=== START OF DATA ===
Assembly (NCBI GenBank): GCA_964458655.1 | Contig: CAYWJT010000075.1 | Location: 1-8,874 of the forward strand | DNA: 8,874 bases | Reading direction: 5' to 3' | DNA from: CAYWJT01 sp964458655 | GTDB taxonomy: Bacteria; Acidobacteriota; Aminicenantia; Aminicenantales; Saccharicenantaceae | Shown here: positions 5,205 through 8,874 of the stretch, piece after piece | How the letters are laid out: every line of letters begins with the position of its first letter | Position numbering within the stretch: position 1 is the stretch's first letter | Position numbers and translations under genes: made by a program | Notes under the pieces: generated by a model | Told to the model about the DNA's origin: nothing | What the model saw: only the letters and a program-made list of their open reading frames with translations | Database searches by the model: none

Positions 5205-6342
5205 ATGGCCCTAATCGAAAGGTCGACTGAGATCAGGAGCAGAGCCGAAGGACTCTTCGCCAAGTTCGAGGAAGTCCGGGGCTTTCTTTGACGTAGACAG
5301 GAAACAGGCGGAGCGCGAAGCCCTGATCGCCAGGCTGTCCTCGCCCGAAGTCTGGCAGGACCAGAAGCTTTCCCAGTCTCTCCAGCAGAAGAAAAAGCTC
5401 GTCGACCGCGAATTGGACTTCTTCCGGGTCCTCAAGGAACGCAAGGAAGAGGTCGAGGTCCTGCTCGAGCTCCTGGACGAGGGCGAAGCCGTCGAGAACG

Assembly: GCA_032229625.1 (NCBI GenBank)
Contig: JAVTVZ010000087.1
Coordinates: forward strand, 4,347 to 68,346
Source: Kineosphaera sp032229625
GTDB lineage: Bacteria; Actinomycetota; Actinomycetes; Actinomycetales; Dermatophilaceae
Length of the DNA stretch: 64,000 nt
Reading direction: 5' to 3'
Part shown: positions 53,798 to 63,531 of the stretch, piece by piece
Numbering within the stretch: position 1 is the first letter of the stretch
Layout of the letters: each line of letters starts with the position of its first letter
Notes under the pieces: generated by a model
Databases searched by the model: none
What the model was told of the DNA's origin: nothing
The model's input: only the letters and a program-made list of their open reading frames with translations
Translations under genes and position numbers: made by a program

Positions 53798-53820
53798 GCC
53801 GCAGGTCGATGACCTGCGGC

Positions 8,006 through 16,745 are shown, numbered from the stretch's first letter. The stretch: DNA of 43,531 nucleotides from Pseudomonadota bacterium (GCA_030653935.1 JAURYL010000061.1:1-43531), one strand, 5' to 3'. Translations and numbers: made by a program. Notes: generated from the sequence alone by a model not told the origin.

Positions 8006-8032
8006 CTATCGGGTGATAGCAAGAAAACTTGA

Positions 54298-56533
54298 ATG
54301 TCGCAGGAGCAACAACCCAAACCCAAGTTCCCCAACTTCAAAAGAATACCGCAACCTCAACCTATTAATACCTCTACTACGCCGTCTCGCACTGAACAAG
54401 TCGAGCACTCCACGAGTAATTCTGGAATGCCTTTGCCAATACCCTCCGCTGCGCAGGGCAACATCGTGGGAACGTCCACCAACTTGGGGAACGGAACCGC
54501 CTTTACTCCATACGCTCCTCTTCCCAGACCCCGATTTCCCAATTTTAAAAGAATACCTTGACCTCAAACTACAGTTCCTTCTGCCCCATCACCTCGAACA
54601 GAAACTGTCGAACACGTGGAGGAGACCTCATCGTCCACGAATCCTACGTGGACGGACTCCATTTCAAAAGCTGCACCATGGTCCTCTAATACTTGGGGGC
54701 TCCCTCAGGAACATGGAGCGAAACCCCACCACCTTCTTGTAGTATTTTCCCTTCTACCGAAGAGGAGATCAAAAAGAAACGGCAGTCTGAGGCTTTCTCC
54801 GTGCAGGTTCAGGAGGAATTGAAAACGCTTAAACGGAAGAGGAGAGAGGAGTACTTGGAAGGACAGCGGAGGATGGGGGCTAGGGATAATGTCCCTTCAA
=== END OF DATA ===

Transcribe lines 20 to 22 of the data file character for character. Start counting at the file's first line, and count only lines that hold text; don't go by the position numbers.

Translations under genes and position numbers: made by a program

Positions 53798-53820
53798 GCC